Ben Franklin came up with the idea of why “experience” is the hardest teacher of all because it gives you the test before it gives you the lesson. the second half of the Rams’ game against Sanger was a prime example.
The young Rams were given a hard test and had not been given the lessons they needed prior to examination time.
For football players the lesson is “if you have a 24-point lead” – don’t get overconfident and then play flat in the second half against a senior-laden team.
For that one fan on the Mineral Wells Index’s Facebook page who posted Friday night it was all about “play calling” – the lesson follows.
Like most Mineral Wells’ football fans I awoke Saturday morning still wondering how the Rams blew a 24-point lead against the Sanger Indians.
The first half of play was a thing of beauty for the Rams as quarterback Braden Fryer completed 10-11 passing for three touchdowns to three different receivers. Ethan Marsh got things rolling with a six-yard scoring reception, Landon Russell snaked through the secondary to make a 21-yard touchdown catch, and Brayden Hinojos was at the end of an eight-yard score.
The exact order of the scoring being a senior passing to a junior, then to a sophomore and finally a freshman for those three touchdowns.
The word “freshman” in a varsity game story indicates one of two things – you have a beast on your team capable of taking on a senior and beating him. It can also mean a the varsity team has a serious lack of upperclassmen.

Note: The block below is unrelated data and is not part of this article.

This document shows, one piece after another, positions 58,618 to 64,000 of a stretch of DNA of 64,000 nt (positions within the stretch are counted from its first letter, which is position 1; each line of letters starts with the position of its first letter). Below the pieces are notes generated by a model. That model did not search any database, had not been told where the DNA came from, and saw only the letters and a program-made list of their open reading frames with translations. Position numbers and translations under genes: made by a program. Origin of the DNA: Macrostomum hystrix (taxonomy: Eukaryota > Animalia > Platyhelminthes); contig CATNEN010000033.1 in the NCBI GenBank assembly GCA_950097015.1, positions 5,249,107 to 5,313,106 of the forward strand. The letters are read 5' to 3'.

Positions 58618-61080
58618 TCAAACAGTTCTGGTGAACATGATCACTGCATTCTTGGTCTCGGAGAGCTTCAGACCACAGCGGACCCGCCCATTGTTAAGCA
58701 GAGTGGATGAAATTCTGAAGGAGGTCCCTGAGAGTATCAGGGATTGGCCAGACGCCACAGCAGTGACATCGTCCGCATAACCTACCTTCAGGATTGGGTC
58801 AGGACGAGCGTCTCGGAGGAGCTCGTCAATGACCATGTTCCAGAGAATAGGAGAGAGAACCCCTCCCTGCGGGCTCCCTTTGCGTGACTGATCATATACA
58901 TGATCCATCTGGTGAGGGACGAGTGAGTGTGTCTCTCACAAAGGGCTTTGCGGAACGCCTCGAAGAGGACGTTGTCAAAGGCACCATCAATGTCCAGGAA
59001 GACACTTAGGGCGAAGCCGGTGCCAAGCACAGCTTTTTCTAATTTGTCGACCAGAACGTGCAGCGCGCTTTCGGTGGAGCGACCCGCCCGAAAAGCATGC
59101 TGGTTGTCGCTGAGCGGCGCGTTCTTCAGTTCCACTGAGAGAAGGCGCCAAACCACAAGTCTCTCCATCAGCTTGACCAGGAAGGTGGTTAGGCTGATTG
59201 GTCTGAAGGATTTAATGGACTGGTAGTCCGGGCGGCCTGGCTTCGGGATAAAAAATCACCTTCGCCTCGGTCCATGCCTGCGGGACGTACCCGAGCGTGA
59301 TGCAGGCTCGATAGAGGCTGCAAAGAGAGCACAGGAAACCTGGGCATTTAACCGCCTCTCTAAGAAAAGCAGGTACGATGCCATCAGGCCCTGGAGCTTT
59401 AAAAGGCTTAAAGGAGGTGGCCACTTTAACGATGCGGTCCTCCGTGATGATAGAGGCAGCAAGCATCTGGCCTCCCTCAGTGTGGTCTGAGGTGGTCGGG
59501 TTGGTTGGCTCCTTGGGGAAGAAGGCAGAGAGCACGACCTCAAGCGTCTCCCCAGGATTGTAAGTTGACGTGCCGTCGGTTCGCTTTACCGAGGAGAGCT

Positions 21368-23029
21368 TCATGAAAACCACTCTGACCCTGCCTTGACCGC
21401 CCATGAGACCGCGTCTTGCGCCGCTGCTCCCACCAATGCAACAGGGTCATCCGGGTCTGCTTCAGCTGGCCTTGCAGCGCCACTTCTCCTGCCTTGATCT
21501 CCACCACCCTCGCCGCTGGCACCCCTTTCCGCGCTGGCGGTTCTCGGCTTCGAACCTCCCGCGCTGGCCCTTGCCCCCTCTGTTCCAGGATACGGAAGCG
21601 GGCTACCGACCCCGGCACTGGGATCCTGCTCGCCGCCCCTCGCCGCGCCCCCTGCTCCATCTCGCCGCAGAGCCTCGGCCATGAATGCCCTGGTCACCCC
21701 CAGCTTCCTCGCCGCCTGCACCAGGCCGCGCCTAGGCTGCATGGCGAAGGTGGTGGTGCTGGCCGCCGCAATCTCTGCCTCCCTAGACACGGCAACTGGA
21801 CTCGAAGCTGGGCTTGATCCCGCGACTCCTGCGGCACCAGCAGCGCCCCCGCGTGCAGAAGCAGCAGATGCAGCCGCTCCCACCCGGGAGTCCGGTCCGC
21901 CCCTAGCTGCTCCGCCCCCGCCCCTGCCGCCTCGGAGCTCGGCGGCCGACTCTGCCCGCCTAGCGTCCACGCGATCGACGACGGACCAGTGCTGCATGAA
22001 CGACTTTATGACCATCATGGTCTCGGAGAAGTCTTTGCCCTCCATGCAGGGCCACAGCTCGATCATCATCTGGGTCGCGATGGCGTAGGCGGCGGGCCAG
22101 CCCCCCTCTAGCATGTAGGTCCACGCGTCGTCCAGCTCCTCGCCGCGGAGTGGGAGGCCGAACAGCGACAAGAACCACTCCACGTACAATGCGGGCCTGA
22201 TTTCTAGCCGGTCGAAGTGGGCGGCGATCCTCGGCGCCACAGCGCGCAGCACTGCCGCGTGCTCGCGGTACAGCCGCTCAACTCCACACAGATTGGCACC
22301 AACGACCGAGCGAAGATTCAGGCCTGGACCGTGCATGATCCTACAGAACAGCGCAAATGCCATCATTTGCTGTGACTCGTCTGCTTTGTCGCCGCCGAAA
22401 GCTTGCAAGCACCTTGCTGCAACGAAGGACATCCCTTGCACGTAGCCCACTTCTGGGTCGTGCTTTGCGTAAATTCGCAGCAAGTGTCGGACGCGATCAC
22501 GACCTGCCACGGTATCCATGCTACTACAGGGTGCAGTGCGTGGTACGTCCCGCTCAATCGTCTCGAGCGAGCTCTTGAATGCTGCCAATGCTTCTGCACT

There are seven freshmen on the Mineral Wells varsity roster and 11 sophomores on a team containing 48 total players. Do some math, and you will find 37.5-percent of the varsity roster should potentially still be playing junior varsity football.
If you take an eighth-grader and put him in 10th grade for Algebra II without him taking Algebra I what kind of grades would you expect him to make?
Missing junior varsity football isn’t any different than skipping a grade in the classroom with the exception of
you keep taking the tests without getting any lessons. A freshman moving up to the varsity is missing 10-20 JV games where those lessons are taught.
There’s not a coach on earth who can take a freshman and give him one summer of instruction, two scrimmages, and two football games and make him “fully experienced” and ready to play a senior.
Sanger made adjustments on their defensive line and stunted their linebackers, forcing Mineral Wells “play calling” into two-back protection. The Rams young blocking backs couldn’t keep defenders off the quarterback who was pressured into firing off three passes that were picked off. There were additional problems like high snaps and fumbles, so there were plenty of reasons things went south in a hurry for the Rams.
What happened was 17-year-old players were beating 15-year-old players because they had 1-2 years varsity experience (10-24 games) to the 15–year-old’s two total games.
Things went just as poorly for the Rams on defense, but it wasn’t play calling it was merely a case of Sanger proved to be better at making adjustments and showing their maturity by not giving up. A point driven home by the fact the Indians didn’t let up when they took the lead and probably played harder than they had at any point of the game.
No amount of coaching can account for lack of experience not until lessons have been taught. Friday night against Sanger was a tough lesson for the Rams and one they can learn from – hopefully our Facebook “play caller” can do the same.